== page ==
In the initial epidemic in China, A third of the cases had direct exposure to the Huanan Seafood market. Fish, shellfish, wildlife, snakes, birds and several different types of meat and carcasses were sold at this market. The initial theory of animal to human transmission started to take a back seat in December 2019 when it was determined that the new virus differed significantly, raising questions about its origin. And subsequent investigations indicate that the first patient – who started experiencing symptoms as early as December 1, 2019, had no reported link to the market, or the other patients. Two reports from China emerged that found similarity between the flying bats and the Wuhan Coronavirus infecting the humans. The first study found a 96% similarity of the genetic makeup while the other found 89% homology between the two. Yet the problem remains; these similarities are still not enough to identify the direct spillover virus causing the current outbreak in humans. Earlier in bioRxiv preprint on SARS-CoV-2 found HIV-like genetic sequences, but online commenters pointed out that “the findings were at most a coincidence” and that research has since been retracted. However, a strange fact exists; in contrast to other retractions that usually happen when false data, omissions or acts of fraudulent commissions are committed in creating the research, this preprint, however, was withdrawn by the authors within 48 hours and before any questions were raised. Another interesting factoid that needs to be considered in the context of asymmetrical information available to date, is the proximity of the Level-4 Biosafety laboratory in Wuhan and the multiple breaches reported in the past several years augurs the mind into a conspiratorial web of deceit and deflection, but then thus far that is what it is. It is left to our imagination to conjure up stuff until facts are made opaque. However, proof from Zhou et.al suggests that there is no evidence that recombination has facilitated the emergence of Wuhan Coronavirus. This needs further elucidation.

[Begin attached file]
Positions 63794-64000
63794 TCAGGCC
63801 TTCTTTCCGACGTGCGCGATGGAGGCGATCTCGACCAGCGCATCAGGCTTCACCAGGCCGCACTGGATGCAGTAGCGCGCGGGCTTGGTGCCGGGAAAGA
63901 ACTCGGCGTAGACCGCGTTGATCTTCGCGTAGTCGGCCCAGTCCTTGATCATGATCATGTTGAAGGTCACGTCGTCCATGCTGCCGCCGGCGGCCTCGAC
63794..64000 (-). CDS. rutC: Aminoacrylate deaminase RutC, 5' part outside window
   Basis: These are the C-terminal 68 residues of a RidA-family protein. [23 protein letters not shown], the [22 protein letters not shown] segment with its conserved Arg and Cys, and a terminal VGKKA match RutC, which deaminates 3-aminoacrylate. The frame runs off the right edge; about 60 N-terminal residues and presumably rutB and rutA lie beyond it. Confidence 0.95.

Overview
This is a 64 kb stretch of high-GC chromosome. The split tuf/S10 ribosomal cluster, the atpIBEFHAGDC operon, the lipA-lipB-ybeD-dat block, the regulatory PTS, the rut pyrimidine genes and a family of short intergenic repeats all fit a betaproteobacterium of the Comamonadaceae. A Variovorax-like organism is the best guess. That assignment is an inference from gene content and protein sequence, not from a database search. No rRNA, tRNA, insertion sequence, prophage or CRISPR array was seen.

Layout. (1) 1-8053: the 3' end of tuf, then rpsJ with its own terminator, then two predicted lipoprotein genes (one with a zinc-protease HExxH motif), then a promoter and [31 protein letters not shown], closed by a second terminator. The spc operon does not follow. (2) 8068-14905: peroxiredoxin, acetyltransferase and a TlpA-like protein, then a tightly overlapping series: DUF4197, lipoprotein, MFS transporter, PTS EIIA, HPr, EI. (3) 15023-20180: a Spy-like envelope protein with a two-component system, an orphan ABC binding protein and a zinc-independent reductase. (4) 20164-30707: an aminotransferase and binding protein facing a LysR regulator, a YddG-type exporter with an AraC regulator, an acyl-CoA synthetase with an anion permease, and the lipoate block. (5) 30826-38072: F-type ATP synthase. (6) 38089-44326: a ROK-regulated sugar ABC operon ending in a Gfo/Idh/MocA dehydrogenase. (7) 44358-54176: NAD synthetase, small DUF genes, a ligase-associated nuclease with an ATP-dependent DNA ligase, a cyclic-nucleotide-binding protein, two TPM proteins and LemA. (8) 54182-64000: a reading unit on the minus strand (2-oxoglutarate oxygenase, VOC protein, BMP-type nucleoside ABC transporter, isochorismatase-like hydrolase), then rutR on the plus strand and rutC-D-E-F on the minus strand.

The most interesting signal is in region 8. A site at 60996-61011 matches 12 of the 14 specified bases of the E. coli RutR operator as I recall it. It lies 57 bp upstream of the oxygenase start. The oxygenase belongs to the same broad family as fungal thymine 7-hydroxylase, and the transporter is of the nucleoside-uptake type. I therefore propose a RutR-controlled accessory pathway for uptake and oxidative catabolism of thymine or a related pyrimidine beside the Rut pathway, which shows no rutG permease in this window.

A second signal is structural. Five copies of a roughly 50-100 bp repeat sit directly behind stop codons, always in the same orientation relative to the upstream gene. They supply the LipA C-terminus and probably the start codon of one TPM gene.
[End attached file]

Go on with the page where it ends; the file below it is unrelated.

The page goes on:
“Patient Zero”

So, where do we rest the origins of this little beast? “Patient Zero” has never been identified. In epidemiology “patient zero” has a significance because one can then build the blossoming tree of the spread from that single source. But none has yet been found. It is like a large blossoming tree with no roots. There are conflicting reports of the virus entering the human species in November 17, 2019, as reported by the South China Morning Post. This was a 55-year-old woman in the Hubei Province and perhaps she might also have been then first potential patient identified with symptoms in December 8, 2019. But neither of these reports suggest that she is “patient zero.” The root of the blossoming tree is more like moss on a tree trunk.

Mechanisms of spread:

Mechanisms of spread are fairly simple and easy to comprehend:
Using real-time reverse transcriptase polymerase chain reaction (RT-PCR), investigators detected COVID-19 RNA in lung wash (14 of 15 samples; 93%), sputum (72 of 104; 72%), nasal swabs (5 of 8; 63%), lung biopsy (6 of 13; 46%), throat swabs (126 of 398; 32%), feces (44 of 153; 29%), and blood (3 of 307; 1%). The 72 urine specimens all tested negative.
Further, the indirect transmission seemed to arise from fomites:
“Hence, the rapid spread of SARS-CoV-2 [the COVID-19 virus] in our study could have resulted from spread via fomites (e.g., elevator buttons or restroom taps) or virus aerosolization in a confined public space (e.g., restrooms or elevators),”